Introduction: The HTPC Slims Down

We check out an incredibly thin aluminum HTPC enclosure

There are many reasons to consider a home theater PC (HTPC) these days, and aside from the full functionality of a personal computer an HTPC can provide unlimited access to digital content from various sources. “Cord-cutting”, the term adopted for cancelling one’s cable or satellite TV service in favor of streaming content online, is gaining steam. Of course there are great self-contained solutions for streaming like the Roku and Apple TV, and one doesn't have to be a cord-cutter to use an HTPC for TV content, as CableCard users will probably tell you. But for those of us who want more control over our entertainment experience the limitless options provided by a custom build makes HTPC compelling. Small form-factor (SFF) computing is easier than ever with the maturation of the Mini-ITX form factor and decreasing component costs.

The Case for HTPC

For many prospective HTPC builders the case is a major consideration rather than an afterthought (it certainly is for me, anyway). This computer build is not only going into the most visible room in many homes, but the level of noise generated by the system is of concern as well. Clearly, searching for the perfect enclosure for the living room can be a major undertaking depending on your needs and personal style. And as SFF computing has gained popularity in the marketplace there are a growing number of enclosures being introduced by various manufacturers, which can only help in the search for the perfect case.

A manufacturer new on the HTPC enclosure scene is a company called Perfect Home Theater, a distributor of high-end home theater components. The enclosures from P.H.T. are slick looking aluminum designs supporting the gamut of form-factors from ATX all the way down to thin mini-ITX. The owner of Perfect Home Theater, Zygmunt Wojewoda, is also the designer of the ultra low-profile enclosure we’re looking at today, the T-ITX-6.


As you can see it is a wide enclosure, built to match the width of standard components. And it’s really thin. Only 40mm tall, or 48mm total including the feet. Naturally this introduces more tradeoffs for the end user, as the build is strictly limited to thin mini-ITX motherboards. Though the enclosure is wide enough to theoretically house an ATX motherboard, the extremely low height would prevent it.

The “Thin” Mini-ITX Problem

I like to think of the “thin” mini-ITX variant as essentially the platform Apple has been using for years with the Mac mini. And while this reviewer thinks that thin mini-ITX is great, since users can create their own Mac mini-like Windows (or Linux) PC to their own specifications – and for less money – there are naturally those who might be against the thin form-factor. The height of the slimmest enclosures limit cooling choices severely, and usually prevent the use of full-size expansion cards (though this enclosure does not, but more on that later).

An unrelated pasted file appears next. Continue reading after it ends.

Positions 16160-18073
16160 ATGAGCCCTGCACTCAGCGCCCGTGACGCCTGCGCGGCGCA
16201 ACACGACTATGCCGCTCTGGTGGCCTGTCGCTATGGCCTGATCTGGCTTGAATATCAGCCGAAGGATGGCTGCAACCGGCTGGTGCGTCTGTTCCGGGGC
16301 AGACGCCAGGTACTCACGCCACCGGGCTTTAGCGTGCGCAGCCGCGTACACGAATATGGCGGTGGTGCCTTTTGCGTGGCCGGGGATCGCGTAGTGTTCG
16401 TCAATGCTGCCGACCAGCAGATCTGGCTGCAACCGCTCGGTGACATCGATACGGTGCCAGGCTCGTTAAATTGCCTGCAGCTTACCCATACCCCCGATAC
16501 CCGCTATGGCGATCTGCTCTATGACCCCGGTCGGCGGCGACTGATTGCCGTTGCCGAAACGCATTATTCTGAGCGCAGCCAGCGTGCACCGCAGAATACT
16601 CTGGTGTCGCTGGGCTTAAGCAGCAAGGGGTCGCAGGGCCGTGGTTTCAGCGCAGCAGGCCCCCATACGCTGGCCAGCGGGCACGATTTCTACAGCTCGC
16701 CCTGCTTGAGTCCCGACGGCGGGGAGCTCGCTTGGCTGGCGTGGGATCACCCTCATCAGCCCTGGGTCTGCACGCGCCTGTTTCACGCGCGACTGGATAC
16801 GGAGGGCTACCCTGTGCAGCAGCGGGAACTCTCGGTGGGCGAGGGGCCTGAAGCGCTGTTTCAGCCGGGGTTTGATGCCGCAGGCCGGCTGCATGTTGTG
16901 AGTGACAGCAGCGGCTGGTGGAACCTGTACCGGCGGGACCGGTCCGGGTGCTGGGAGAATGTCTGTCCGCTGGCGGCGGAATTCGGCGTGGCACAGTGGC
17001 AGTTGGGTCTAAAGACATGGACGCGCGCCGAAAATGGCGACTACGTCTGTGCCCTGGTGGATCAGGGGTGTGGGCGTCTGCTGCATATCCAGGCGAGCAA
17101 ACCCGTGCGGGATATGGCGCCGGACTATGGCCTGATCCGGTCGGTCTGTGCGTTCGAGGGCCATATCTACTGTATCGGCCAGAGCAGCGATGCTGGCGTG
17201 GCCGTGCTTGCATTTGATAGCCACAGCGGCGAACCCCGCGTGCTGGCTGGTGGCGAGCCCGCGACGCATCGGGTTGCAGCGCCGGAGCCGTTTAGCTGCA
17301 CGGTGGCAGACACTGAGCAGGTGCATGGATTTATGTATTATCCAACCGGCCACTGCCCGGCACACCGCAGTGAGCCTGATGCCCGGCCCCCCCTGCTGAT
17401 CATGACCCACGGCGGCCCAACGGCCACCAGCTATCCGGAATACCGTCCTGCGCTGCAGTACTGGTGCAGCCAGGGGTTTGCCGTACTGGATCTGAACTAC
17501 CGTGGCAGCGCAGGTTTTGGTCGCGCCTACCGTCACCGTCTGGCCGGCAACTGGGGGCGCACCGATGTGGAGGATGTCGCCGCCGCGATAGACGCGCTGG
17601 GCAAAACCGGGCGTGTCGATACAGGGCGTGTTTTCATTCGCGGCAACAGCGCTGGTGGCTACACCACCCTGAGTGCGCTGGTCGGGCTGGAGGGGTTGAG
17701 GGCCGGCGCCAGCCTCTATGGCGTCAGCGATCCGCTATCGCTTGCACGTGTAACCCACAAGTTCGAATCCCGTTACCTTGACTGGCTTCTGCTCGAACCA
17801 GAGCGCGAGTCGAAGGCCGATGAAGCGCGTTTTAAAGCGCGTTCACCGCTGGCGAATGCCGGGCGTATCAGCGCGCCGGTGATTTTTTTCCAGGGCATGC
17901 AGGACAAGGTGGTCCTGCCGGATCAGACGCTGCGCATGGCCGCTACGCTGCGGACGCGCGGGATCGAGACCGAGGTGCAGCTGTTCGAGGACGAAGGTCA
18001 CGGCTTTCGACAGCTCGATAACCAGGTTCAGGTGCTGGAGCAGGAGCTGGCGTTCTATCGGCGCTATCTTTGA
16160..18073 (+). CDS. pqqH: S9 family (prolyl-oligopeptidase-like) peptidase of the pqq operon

First we'll take a look at the full specs from Perfect Home Theater (there are two versions of this enclosure; the T-ITX-5, and this T-ITX-6 which adds slim ODD capability):

Our thanks to Perfect Home Theater for providing the case for our review!


Material: 100% Aluminum
Available color: Black / Silver
Accepted MBs: Thin-Mini ITX
HDD: 1×2.5' and 2x 3.5'' standard hard drive mounts
Cooling Devices: One 60x60x15mm ultra-quiet fan – installed
Extension Slot: One half size slot
Front Interface: None
Dimension: 435mm×310mm×48mm (LxWxH) [17.125"x12.25"x1.875"]
Net Weight: 2.2 kg (4.85 lbs)
Maximum height of CPU cooler = 23mm. (Recomended: PHT HSF or Akasa AK-CC7129BP01)

Cost: $200. Available direct from Perfect Home Theater

The enclosure arrives in what looks like a laptop computer box, right down to the handle on top.

Inside the enclosure is extremely well protected with dense foam, and wrapped in a soft material to prevent scratches.

This case is light. There is a very attractive milled appearance to the black aluminum, and I was immediately impressed with how solid this wide enclosure feels. No hint of wobble.

The front view showcases the extremely low profile of this enclosure. There is a slot on the right side for an optical disc drive, and note the IR window for an optional internal receiver next to the power button.

The top panel has rounded edges and the fit to the lower chassis is excellent.

The rear of the enclosure contains an opening for the thin mini-ITX motherboard IO, and a single half-height expansion card (installation requires an optional 90-degree PCIe adapter).

The bottom of the enclosure is vented beneath the motherboard for better cooling, and we also see three 60mm fan mounts (one fan comes factory installed). The feet are sturdy and the enclosure sat level on every tested surface. The feet also have a rubber-like material on the base to help with vibration isolation.

Next we'll look at the build process!

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